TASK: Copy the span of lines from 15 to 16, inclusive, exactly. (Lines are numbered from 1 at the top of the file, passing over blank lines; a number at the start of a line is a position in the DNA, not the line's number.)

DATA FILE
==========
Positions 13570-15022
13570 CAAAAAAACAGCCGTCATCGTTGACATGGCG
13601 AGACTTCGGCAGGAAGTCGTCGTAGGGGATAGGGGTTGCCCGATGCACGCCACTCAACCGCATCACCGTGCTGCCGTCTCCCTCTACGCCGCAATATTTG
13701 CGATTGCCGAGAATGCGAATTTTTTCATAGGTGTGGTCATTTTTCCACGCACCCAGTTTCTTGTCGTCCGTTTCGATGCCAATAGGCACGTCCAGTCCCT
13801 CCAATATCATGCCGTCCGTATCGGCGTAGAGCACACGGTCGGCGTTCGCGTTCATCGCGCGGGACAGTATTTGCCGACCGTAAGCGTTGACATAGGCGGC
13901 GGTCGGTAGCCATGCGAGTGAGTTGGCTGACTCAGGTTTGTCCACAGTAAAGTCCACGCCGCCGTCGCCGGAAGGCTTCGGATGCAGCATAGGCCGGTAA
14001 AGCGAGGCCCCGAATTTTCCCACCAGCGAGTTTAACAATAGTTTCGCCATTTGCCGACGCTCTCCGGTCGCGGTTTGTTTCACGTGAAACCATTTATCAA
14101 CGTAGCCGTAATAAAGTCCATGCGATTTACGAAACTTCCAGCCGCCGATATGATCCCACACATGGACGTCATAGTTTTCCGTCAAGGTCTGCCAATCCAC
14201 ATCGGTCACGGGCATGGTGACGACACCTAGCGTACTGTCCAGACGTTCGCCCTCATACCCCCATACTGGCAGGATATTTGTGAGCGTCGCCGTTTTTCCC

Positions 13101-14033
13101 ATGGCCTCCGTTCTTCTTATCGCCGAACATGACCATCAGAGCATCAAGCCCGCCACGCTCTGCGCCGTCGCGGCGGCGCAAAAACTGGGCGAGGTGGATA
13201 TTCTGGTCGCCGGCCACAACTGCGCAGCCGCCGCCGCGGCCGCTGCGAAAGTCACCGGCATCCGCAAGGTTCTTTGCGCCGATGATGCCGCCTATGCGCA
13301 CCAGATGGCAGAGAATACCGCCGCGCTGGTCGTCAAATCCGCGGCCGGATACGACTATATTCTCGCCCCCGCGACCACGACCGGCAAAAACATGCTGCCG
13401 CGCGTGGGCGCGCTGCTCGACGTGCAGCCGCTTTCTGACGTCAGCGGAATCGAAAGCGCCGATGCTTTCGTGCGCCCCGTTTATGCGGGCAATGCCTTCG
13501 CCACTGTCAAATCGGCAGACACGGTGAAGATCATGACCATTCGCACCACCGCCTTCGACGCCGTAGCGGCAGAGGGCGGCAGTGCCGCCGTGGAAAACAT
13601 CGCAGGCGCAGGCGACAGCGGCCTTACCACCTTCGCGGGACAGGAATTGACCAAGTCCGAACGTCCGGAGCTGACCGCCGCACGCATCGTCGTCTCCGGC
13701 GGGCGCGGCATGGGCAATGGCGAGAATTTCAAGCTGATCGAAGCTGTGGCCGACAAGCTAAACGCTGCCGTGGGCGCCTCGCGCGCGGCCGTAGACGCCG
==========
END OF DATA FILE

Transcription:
13501 CCACTGTCAAATCGGCAGACACGGTGAAGATCATGACCATTCGCACCACCGCCTTCGACGCCGTAGCGGCAGAGGGCGGCAGTGCCGCCGTGGAAAACAT
13601 CGCAGGCGCAGGCGACAGCGGCCTTACCACCTTCGCGGGACAGGAATTGACCAAGTCCGAACGTCCGGAGCTGACCGCCGCACGCATCGTCGTCTCCGGC